By John Ramos

PLEASANT HILL (KPIX) — Meat producers are warning that pork products may begin disappearing from California store shelves come January 1st, all because of something people voted for three years ago.

In 2018 voters approved Proposition 12, a humane farming initiative which set mandates for living space for farm animals if they’re going to be sold for food in California. It started with egg-laying chickens, but the pork producers pushed back in the courts.

READ MORE: UPDATE: Many in East Bay Still Without Power

The Ninth Circuit Court of Appeals has upheld Prop 12. That means breeding pigs will have a little more room to move around.

“There’s very little pork production in the State of California. It is predominantly done in the Midwest,” said Jim Monroe, a spokesman for the National Pork Producers Council headquartered in Iowa.

The vast majority of pork in California stores comes from other states and Monroe says only about four percent of farmers are compliant with the new rules. But because the law bans non-compliant pork no matter where it is produced, on January 1st most of the nation’s raw pork products would be illegal to sell in California.

“My wife told me there’s a bacon shortage. So she said, when you go to the store, make sure you buy bacon,” said shopper Tony Amrhein at the Pleasant Hill Grocery Outlet Bargain Market. “We’re not big bacon eaters, but we’re going to get some anyway, just to have it.”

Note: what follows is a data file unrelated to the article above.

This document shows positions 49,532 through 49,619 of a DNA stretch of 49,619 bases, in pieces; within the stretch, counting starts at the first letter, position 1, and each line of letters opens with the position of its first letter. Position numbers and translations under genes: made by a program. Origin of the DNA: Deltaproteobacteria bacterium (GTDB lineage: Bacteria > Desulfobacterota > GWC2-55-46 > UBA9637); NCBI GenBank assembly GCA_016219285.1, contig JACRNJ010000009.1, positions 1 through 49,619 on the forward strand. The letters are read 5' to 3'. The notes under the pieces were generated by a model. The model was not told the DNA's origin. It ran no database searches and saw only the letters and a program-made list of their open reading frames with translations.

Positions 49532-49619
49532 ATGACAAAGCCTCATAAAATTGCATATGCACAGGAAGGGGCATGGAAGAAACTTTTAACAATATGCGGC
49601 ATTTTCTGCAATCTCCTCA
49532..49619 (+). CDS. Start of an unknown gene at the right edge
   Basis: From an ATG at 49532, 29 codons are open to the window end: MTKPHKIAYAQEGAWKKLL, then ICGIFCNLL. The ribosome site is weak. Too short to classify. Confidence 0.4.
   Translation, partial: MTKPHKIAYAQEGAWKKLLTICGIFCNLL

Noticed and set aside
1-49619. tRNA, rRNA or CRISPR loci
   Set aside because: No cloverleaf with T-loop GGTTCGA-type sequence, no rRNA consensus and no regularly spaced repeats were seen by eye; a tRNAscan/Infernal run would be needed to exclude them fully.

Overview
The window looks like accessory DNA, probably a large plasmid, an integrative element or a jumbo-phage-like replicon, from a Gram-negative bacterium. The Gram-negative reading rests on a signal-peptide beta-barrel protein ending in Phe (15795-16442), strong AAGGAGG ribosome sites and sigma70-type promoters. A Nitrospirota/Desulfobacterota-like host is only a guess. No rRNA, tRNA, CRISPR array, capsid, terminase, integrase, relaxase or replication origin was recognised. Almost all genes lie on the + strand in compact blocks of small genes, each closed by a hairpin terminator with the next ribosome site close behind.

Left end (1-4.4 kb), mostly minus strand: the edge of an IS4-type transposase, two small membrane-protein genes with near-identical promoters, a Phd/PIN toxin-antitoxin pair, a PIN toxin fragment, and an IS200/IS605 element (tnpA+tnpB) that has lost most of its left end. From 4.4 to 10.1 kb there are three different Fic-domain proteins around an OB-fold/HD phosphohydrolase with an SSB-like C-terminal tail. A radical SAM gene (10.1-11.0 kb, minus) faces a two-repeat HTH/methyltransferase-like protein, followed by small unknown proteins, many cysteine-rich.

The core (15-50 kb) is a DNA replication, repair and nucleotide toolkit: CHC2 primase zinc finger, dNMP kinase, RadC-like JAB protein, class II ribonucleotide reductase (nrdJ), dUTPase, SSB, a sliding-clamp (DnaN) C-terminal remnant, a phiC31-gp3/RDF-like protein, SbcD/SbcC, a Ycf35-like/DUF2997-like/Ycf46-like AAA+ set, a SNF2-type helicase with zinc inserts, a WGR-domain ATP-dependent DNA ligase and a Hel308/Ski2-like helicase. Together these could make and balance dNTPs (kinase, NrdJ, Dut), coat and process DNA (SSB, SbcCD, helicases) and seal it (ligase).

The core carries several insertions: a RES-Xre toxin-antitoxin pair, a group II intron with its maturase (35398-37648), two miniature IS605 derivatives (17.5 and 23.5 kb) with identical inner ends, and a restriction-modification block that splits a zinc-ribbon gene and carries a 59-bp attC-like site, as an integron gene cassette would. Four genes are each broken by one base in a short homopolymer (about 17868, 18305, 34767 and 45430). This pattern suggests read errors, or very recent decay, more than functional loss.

Jenny Flanagan said she remembers the chicken law but had no idea it would have this effect on her son’s favorite bacon.

“It’s kind of sad. It would be nice to know what we were voting for,” she said. “I don’t think anybody knows about this.”

READ MORE: Menlo Park Man Stabbed at Party

She might be right about that. KPIX-5 called dozens of restaurants, stores and meat markets Monday and very few were aware of what may be coming. That included Concord caterer Rogie Purificacion, who said pork is a staple in Hispanic and Asian cooking.

“In the Asian market, they use almost 80 percent pork,” he said, shaking his head. “I don’t know, that’s pretty crazy.”

California is an economically important market to pork producers so they will be racing to expand their facilities or lessen their herds to try to comply with the space mandates.

Either way, that will create an expense that many simply can’t sustain. Some California voters may have thought they were striking a blow against big corporate farming operations, but those may be the ones most likely to survive.

“You have significant costs to come into compliance with what Prop 12 requires,” said Monroe. “And some of them just won’t be able to do it and they’ll be forced out of business.”

The only legal step left for the pork producers is the U.S. Supreme Court, but they say they are trying to work with Governor Newsom to postpone enforcement until changes can be made at the farm level.

MORE NEWS: One Dead, Three Wounded In Early Sunday Morning Shooting In Oakland's Uptown Neighborhood

If not, the price of what pork is available is expected to skyrocket.